That leaves the 'Accepted in Full' category of claims at 74% for non-advised and 76% for advised channels.
Of course, these are only averages, for some companies the decline rates are higher, and some much higher. There also appears to be an interesting effect on the level of disputes, but we will write on that later.
Lastly it should be pointed out that the claim acceptance rate on insurance you don't buy is always 0%. I am a great advocate for insurance and feel that non-advised cover fills an important gap for many people. 74% full claim success rate is a very, very, great deal better bet than not buying cover at all.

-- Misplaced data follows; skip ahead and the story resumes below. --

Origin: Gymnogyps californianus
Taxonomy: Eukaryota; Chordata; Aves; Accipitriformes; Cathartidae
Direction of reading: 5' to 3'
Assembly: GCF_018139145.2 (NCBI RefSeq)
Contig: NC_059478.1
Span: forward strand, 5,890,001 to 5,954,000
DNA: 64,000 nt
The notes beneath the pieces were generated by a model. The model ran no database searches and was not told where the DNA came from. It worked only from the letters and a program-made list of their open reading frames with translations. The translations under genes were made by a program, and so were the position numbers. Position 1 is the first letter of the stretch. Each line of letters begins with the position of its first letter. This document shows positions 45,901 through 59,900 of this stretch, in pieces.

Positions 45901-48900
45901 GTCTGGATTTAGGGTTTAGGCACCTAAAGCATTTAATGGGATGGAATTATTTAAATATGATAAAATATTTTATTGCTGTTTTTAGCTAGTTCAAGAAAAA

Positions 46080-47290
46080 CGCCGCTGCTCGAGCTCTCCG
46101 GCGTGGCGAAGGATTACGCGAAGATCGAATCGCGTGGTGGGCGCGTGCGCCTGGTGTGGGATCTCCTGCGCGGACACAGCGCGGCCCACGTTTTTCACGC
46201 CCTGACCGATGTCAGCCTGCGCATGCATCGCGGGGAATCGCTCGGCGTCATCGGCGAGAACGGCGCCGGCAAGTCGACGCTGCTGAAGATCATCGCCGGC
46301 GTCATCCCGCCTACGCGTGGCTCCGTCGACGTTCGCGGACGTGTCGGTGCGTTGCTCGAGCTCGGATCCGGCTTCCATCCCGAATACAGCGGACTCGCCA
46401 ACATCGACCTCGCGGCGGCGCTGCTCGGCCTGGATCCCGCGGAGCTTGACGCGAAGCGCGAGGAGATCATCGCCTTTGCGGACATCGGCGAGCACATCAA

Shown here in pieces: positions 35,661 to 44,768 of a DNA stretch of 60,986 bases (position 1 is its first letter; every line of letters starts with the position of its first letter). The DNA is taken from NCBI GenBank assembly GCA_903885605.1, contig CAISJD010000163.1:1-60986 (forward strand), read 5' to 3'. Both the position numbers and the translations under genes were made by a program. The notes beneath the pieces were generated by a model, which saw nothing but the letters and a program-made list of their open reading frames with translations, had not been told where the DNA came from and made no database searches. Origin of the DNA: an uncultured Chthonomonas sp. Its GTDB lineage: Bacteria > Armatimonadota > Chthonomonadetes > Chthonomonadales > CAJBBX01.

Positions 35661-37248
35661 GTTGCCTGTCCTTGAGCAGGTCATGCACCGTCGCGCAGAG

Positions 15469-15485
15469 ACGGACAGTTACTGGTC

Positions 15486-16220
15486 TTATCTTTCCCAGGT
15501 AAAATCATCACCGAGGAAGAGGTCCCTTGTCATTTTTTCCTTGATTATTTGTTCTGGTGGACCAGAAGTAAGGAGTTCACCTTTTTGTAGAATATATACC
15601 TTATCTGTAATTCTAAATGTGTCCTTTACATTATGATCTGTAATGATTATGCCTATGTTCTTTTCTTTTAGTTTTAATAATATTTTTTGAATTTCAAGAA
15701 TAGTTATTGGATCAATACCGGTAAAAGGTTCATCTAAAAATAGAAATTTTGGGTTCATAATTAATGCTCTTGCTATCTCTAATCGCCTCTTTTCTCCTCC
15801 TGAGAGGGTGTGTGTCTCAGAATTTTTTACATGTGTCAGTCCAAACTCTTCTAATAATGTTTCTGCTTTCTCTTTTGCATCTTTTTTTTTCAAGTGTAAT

Alan Rafe, CEO of Quality Product Research Limited (disclosure: I own half of that business) recently produced a discussion document and talk comparing advised+underwriting and non-advised/no-underwriting processes. You can get the full presentation below.